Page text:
Two rare artworks by Wurundjeri artist William Barak will return to their rightful owners after successful auction bids in New York.
Descendants of Mr Barak secured the art, dating back to 1897, at a Sotheby’s auction in Manhattan on Wednesday, with the help of the Victorian government and a crowd-funding campaign.
The Wurundjeri Woi Wurrung Cultural Heritage Aboriginal Corporation successfully bid on a 19th-century painting, which sold for more than $500,000. A carved hardwood parrying shield went for more than $70,000.
It came hours after the state government’s last-minute contribution of $500,000.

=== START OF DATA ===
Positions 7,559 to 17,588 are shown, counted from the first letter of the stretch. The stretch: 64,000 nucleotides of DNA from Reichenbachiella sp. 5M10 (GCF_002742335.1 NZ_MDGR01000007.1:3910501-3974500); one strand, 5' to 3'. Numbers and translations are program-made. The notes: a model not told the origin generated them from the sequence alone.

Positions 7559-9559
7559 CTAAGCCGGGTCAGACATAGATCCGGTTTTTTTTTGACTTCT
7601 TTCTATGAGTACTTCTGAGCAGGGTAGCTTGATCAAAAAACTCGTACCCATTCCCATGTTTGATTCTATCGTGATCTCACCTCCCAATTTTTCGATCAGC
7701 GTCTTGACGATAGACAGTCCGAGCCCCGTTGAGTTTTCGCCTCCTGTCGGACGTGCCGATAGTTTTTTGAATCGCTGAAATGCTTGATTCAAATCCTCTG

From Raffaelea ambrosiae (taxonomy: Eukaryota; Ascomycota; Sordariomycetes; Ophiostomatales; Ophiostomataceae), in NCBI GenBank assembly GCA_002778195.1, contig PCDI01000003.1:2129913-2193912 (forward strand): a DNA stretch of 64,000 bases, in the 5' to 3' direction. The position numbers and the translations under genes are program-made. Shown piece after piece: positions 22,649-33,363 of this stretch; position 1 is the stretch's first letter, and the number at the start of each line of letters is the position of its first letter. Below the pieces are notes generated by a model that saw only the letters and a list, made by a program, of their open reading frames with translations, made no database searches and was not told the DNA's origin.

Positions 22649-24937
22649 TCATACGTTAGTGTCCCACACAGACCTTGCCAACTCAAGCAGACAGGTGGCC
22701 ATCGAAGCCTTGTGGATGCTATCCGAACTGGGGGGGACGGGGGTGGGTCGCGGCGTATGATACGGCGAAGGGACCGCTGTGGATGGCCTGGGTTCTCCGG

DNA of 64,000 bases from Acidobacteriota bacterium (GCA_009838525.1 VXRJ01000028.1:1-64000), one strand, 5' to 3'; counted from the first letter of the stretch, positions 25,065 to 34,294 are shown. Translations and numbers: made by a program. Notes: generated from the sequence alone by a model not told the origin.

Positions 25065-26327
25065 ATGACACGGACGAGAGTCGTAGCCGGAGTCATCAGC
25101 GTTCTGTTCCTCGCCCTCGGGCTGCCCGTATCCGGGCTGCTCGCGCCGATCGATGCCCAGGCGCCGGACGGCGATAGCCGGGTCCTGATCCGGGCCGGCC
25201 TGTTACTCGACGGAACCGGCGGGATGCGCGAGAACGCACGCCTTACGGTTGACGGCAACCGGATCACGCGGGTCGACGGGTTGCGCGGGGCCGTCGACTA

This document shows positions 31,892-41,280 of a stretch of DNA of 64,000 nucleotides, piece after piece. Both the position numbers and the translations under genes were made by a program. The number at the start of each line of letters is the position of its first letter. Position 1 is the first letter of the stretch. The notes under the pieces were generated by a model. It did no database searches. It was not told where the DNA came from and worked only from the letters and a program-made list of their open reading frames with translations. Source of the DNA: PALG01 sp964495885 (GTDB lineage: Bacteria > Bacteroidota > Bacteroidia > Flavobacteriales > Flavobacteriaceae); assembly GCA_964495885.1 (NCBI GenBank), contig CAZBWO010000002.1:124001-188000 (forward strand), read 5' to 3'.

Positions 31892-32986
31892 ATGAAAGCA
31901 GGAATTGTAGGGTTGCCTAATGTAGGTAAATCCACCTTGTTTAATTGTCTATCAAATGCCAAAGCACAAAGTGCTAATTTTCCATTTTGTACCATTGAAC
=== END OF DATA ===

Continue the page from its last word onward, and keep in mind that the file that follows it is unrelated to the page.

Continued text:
Wurundjeri elder Ron Jones said he nearly lost hope that they would raise enough money in time for Wednesday’s auction.
“It was a great feeling to know that we were really in reach of bringing something so significant in our history back to Victoria,” Mr Jones told ABC radio on Thursday.
“I’m so pumped, I still can’t believe that we actually won it.”
Victorian Aboriginal Affairs Minister Gabrielle Williams said securing the artworks was a significant result.
“William Barak’s artwork will return to Country, where it rightfully belongs,” Ms Williams said.
“We congratulate the Wurundjeri on their success in fighting for and securing this important piece of history, which is invaluable to the Wurundjeri Woi Wurrung People, and to the broader Victorian public.”
The painting, which depicts three rows of women in possum-skin cloaks, and the unique carving were reportedly gifted to the de Pury family of Switzerland in the late 19th century.